Take this play, for example. Cloak has played Perfect Balance against Ms. Marvel, which inflicts four damage (and it can also be used to defend, based on the symbol in the upper left corner). During combat, if Cloak and Dagger are positioned adjacently to Ms. Marvel, the card’s damage becomes six. Luckily in this case, Cloak and Dagger were not adjacent to Ms. Marvel – but with this hero playing Slingshot in defence, and this card only being worth three defence, she still takes one damage for the encounter. Afterwards, Ms. Marvel can retreat to another space within her zone.
Tactics deployed will need to change based on attack and defence, with dual attacking/defending cards saved for just the right moment, and more risky attacks being saved for surer situations. With a need for balance, Unmatched‘s tactical battles are a real blast. No matter which hero you choose, you’ll have a wealth of options for play.
Ms. Marvel vs. Squirrel Girl vs. Cloak & Dagger
While there are technically four fighters included with this game, there are only three playable card decks – as Cloak and Dagger share a deck, and are controlled by a single player. They’re just one of the reasons why Teen Spirit feels so unique.
As a single fighting team, Cloak and Dagger work very well together. Both have lesser health than their opponents (8 health each) and this requires quick thinking to overcome, as supported by moves in their card set. Some action cards allow Cloak and Dagger to trade places, others require them to be in certain tactical positions on the board to maximise damage.
Cloak and Dagger also share healing cards, and one can occasionally take damage for another. There’s also a special move from Dagger – Lightforce Barricade – that can cause devastating damage, at the cost of health taken. To play this card, you should ensure you have enough healing abilities handy, or you may sacrifice Dagger to ensure Cloak survives. As long as one hero of this set remains on the battlefield, players still have a chance to win.
Ms. Marvel is also a very cool fighter, with a long range for attacking from afar, and multiple abilities that allow her to take advantage of her environment. Positioning is very important when playing Ms. Marvel as she can maximise her attack while standing on certain coloured tiles, and many of her moves have high damage, based on comics-accurate abilities. (As in the comics, she’s stretchy.)
Squirrel Girl was my favourite of the set. Her abilities all revolve around summoning squirrel fighters to the battlefield, with their positions and movement allowing her to pull off high-powered attacks.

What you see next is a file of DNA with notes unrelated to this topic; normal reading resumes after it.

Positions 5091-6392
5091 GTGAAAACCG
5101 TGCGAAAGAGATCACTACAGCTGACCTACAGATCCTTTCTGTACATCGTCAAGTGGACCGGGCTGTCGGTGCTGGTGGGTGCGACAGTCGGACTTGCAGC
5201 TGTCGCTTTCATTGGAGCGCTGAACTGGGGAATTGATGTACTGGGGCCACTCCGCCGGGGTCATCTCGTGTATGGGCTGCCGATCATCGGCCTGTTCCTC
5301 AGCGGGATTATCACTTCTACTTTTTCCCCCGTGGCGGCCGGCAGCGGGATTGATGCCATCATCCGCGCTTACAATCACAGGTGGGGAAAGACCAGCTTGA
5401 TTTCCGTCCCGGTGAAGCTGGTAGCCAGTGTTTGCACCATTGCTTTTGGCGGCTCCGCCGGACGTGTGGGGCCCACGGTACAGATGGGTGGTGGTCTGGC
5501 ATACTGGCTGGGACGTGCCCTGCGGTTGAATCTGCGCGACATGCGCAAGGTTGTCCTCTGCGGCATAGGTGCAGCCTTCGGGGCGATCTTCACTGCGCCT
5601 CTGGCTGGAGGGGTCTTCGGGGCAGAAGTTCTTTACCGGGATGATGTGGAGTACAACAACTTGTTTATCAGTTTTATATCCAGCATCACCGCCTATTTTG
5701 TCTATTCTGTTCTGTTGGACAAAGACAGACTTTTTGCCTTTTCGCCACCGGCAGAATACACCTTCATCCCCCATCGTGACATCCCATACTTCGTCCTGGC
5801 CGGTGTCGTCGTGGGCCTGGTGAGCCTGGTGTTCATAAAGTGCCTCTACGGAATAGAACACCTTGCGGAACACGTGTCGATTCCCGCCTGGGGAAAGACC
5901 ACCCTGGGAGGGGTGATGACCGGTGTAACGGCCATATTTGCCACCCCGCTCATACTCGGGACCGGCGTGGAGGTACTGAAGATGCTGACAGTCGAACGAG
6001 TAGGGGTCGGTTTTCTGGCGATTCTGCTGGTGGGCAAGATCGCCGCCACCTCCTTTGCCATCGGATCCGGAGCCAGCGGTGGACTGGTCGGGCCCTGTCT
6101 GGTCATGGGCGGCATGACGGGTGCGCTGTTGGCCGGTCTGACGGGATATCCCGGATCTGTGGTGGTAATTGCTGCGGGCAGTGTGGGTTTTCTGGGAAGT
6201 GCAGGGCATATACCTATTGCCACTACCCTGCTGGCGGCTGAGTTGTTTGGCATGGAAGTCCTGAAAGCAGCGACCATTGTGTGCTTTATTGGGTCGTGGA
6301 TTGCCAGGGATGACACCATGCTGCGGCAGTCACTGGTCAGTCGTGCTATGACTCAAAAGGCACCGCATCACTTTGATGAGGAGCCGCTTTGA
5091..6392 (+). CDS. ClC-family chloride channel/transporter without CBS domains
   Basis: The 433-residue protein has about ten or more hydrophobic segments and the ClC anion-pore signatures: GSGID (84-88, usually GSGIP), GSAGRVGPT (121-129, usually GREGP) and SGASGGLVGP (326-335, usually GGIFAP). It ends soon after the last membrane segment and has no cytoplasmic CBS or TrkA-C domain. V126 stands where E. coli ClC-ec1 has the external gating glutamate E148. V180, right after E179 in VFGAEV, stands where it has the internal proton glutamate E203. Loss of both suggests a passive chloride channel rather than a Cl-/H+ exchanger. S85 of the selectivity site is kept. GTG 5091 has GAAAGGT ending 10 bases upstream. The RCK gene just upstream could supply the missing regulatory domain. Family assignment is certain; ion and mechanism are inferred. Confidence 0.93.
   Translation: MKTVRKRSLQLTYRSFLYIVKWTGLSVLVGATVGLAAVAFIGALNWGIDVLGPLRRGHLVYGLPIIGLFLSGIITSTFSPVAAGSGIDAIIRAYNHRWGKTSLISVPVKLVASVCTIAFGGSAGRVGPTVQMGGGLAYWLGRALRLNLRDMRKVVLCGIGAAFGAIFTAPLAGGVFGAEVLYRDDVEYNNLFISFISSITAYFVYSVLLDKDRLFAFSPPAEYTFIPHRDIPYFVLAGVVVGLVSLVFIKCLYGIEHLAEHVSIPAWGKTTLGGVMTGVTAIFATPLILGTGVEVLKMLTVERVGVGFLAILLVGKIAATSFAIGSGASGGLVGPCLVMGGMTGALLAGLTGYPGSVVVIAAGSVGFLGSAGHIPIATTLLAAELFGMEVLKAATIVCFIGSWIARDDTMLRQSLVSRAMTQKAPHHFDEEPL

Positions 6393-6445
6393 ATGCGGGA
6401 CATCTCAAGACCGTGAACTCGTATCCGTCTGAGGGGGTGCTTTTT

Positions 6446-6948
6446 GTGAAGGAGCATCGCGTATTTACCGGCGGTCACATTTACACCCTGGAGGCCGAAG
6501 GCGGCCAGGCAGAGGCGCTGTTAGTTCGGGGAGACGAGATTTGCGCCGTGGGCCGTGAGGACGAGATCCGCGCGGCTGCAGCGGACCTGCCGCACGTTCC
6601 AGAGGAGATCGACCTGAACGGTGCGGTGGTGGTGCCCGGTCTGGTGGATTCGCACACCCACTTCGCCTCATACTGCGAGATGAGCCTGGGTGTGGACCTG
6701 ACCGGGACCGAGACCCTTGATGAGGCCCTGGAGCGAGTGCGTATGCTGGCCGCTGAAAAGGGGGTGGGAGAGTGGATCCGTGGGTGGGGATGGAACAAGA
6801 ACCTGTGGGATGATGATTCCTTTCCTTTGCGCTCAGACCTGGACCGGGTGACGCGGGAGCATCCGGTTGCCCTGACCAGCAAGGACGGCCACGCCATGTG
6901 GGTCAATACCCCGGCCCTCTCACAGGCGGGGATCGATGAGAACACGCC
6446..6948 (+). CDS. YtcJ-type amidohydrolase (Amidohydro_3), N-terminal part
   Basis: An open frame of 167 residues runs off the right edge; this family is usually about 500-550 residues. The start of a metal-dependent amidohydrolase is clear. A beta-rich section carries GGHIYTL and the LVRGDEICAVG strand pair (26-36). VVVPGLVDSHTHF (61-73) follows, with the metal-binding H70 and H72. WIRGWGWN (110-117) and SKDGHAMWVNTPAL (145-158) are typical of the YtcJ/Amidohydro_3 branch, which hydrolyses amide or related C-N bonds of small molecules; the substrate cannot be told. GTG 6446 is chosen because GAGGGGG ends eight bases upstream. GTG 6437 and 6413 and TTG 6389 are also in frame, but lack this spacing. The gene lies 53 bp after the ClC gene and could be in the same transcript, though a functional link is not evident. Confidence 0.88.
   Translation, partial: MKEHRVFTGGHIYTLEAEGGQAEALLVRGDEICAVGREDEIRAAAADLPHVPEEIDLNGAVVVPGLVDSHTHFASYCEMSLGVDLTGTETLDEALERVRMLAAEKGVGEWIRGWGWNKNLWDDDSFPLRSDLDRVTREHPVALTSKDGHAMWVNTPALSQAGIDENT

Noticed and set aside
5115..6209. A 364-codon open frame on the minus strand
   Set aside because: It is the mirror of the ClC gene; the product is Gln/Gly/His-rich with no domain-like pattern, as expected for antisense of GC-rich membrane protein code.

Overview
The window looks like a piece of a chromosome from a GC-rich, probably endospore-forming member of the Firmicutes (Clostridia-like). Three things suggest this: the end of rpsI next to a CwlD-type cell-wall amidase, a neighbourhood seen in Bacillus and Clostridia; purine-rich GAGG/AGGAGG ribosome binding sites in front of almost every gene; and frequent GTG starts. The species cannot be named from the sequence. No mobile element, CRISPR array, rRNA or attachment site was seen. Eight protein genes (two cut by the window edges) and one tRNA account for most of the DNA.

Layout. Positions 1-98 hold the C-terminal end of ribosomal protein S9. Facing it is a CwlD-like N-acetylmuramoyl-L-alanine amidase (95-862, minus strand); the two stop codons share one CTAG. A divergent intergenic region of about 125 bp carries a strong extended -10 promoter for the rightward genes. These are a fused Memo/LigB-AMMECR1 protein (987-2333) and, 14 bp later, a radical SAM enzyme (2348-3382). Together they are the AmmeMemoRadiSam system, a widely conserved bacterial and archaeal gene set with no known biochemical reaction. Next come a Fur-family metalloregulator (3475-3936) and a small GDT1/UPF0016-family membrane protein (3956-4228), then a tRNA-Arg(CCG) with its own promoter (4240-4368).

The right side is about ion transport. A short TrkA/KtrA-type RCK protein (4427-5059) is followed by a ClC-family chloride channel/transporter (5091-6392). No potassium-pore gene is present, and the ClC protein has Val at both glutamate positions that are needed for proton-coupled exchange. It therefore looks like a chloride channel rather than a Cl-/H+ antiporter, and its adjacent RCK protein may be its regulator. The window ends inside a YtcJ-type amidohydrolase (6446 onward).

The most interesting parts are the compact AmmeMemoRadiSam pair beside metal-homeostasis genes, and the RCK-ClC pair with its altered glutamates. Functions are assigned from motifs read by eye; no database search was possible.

With four or more squirrels on the battlefield, a range of special moves can be deployed – including one that cancels the negative effects of player attacks. While squirrels go down with one hit, and these hits obliterate all squirrels within a single space, using these summoning abilities tactfully can lead to a wonderful and whimsical victory.
There’s just something inherently lovely about the ability to summon squirrels. It’s silly, and over the top, and exactly what Unmatched needs.
Onwards, to victory
On the strengths of these fighters, and the genuinely excellent mechanics backing the entire Unmatched series, Teen Spirit is an essential board game. Realistically, you can get a similar experience in any of the Unmatched games, but there’s a great mix of characters in this particular set, and clever tactics associated with every hero.
With zero filler and fast-paced action that feels approachable for players of all experience levels, this game is a fun blast of comic-inspired battles that bursts with personality, and provides ample opportunity for challenge and competition.
Five stars: ★★★★★
Unmatched: Teen Spirit
Designer: Rob Daviau and Justin D. Jacobson
Publisher: Restoration Games
Release Year: 2023
A copy of Unmatched: Teen Spirit was provided by VR Distribution and Rocket Comms for the purposes of this review. GamesHub reviews are rated on a 5-point scale. GamesHub has affiliate partnerships. These do not influence editorial content. GamesHub may earn a small percentage of commission for products purchased via affiliate links.